By Jeff Manning, The Oregonian

March 24, 2010, 4:20PM

A promising Bend-based solar power company has been bought out by a Colorado competitor for as much as $90 million in cash and stock.

Advanced Energy Industries Inc. of Fort Collins, Colo., has purchased PV Powered, a maker of so-called inverters, a fundamental component of solar power systems. Advanced Energy executives said in a conference call Wednesday that it will operate PV Powered as an independent subsidiary and maintain its Bend office.

“They make some of the most reliable and easy to install inverters in the industry,” said Larry Firestone, Advanced Energy’s CFO and executive vice president. “PV Powered also has one of the most experienced design teams in the country. There’s some really skilled talent up there.”

PV Powered has emerged as one the bright lights of Oregon’s push into green energy. The company has about 90 employees and annual revenue of $21 million. The company’s sales have quadrupled in the last two years, said Gregg Patterson, PV Powered CEO.

Patterson said the deal is a big win for the company, it’s employees and Oregon. The company gets a new, deep-pocketed owner. It is putting several million dollars into enlarging its manufacturing line, in part with funds provided by Advanced Energy. And the company and its workers get to stay in economically battered Central Oregon.

Advanced Energy, like PV Powered, sells inverters, which convert the direct current (DC) electricity generated by solar panels into the alternating current (AC) power usable by households and other customers on the electrical grid.

While PV Powered has catered to residential and smaller commercial customers, Advanced Energy has concentrated on larger commercial and industrial users. “This is as synergistic a product portfolio as you can get,” Patterson said.

The Colorado company is also active in other products. It has more than 1,300 employees.

Another key attraction of PV was its production line. The Bend company has more manufacturing capacity than Advanced Energy and more than enough to capitalize on anticipated growth, Patterson said.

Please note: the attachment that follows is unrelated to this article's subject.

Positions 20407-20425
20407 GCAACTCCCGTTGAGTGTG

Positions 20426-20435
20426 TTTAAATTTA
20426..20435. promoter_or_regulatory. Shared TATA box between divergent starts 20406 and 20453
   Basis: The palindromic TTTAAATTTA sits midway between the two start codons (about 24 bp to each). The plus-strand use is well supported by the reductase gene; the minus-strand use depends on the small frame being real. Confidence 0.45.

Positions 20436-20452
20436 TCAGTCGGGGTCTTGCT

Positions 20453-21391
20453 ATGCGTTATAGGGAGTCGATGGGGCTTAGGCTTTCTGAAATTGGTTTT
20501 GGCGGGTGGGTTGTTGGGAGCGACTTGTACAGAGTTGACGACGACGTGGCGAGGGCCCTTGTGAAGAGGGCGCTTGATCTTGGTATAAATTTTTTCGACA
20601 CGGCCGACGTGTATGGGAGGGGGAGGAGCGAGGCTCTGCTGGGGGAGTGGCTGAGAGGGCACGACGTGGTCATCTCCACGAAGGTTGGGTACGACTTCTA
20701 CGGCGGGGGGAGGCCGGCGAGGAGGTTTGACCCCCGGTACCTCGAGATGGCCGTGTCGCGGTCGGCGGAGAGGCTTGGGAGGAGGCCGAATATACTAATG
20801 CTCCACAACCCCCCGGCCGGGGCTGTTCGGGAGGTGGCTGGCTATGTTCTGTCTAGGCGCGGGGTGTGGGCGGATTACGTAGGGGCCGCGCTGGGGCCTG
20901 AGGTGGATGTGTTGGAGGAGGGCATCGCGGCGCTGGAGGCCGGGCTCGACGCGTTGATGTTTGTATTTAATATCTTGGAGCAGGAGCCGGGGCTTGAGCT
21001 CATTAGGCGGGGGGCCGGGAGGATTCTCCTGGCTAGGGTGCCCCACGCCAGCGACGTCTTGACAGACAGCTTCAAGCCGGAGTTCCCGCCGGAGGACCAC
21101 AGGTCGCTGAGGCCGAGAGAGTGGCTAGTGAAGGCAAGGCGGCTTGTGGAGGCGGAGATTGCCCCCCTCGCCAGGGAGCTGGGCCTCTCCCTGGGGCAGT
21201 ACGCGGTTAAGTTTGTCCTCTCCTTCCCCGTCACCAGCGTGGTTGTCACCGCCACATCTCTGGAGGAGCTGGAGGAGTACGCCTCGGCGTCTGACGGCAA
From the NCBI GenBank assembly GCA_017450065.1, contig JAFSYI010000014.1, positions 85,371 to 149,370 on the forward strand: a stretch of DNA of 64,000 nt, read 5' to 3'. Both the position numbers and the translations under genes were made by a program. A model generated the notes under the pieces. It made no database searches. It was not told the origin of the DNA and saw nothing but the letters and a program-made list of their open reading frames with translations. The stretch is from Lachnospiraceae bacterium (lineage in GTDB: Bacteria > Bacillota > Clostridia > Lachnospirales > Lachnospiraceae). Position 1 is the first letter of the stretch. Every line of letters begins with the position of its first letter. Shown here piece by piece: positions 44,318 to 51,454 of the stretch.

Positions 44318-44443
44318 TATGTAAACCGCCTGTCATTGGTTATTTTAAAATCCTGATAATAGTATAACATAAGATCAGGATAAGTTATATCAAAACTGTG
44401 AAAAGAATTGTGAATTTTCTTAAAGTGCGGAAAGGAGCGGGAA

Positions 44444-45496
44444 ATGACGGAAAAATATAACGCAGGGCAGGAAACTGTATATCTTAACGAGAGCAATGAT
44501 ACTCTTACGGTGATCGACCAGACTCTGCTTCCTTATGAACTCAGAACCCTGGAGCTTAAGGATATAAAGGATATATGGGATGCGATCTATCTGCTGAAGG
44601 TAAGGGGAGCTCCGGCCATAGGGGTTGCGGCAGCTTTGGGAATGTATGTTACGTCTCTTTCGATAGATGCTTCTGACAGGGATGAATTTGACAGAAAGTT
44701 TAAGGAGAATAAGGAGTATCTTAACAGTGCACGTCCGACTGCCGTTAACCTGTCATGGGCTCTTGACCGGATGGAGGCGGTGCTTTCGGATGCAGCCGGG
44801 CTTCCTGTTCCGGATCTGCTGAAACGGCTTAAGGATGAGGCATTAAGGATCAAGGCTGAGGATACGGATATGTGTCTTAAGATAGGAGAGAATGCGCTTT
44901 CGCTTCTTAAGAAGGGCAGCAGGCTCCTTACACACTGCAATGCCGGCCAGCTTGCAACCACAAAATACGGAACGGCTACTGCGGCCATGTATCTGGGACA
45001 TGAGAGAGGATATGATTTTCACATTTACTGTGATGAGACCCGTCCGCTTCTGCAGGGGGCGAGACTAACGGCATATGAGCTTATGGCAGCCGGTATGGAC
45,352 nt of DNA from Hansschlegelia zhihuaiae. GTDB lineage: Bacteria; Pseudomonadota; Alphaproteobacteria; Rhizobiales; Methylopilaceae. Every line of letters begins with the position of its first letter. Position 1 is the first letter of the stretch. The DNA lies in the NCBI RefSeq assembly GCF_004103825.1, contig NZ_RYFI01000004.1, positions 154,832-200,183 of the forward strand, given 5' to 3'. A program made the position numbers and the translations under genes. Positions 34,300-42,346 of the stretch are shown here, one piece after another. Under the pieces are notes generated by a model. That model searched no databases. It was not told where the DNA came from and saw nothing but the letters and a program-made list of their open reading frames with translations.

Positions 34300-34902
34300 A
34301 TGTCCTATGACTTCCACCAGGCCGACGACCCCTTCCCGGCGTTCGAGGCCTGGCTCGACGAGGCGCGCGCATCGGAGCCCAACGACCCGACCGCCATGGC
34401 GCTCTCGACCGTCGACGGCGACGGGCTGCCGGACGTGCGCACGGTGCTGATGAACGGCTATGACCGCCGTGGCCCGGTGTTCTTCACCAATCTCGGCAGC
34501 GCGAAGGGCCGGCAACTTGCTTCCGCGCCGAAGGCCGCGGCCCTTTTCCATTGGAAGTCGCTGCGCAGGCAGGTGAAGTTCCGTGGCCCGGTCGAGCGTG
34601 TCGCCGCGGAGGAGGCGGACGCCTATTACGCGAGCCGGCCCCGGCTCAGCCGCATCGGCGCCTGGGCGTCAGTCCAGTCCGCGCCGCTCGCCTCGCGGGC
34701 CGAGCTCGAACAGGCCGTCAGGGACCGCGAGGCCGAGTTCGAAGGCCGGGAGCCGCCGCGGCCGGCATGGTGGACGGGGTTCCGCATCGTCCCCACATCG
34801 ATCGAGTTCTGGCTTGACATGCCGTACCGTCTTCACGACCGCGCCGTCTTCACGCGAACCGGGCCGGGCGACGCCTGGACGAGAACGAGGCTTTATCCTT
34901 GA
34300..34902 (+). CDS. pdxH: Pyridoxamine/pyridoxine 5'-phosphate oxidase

“We’re going to run that factory as hot as we can,” Firestone said.

Terms of the deal call for Advanced Energy to pay $35 million in cash and $15 million in company stock. The balance — as much as $40 million — will be paid out later and hinges on PV Powered meeting certain financial goals in 2010.

PV Powered was launched in 2003. Evans Renewable Holdings II LLC, made up of principals of Longview, Wash.-based construction company JH Kelly, bought a majority stake in PV Powered in 2008 and 2009.

PV Powered was a beneficiary of Oregon’s controversial Business Energy Tax Credit program, which the state has used to lure green-energy businesses to the Oregon. PV Powered received about $3 million from the program. Critics have blasted the BETC program as an overly generous and sloppily managed giveaway to business

After an extensive series of stories in The Oregonian detailed problems in the program, the state scaled it back.

Patterson remains a fan of the program, saying it was pivotal to PV Powered’s success. “That was essential,” Patterson said. “We would not have this story if not for the BETC.”

Despite the promise of solar power, the recession has taken a toll on Advanced Energy. The publicly traded company’s sales hit $186.3 million in 2009, down 43 percent from $328 million the year before.

Advanced Energy lost more than $102 million in 2009, the second year in a row it finished in the red.

Jeff Manning

One Response

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    Lauren McGuire

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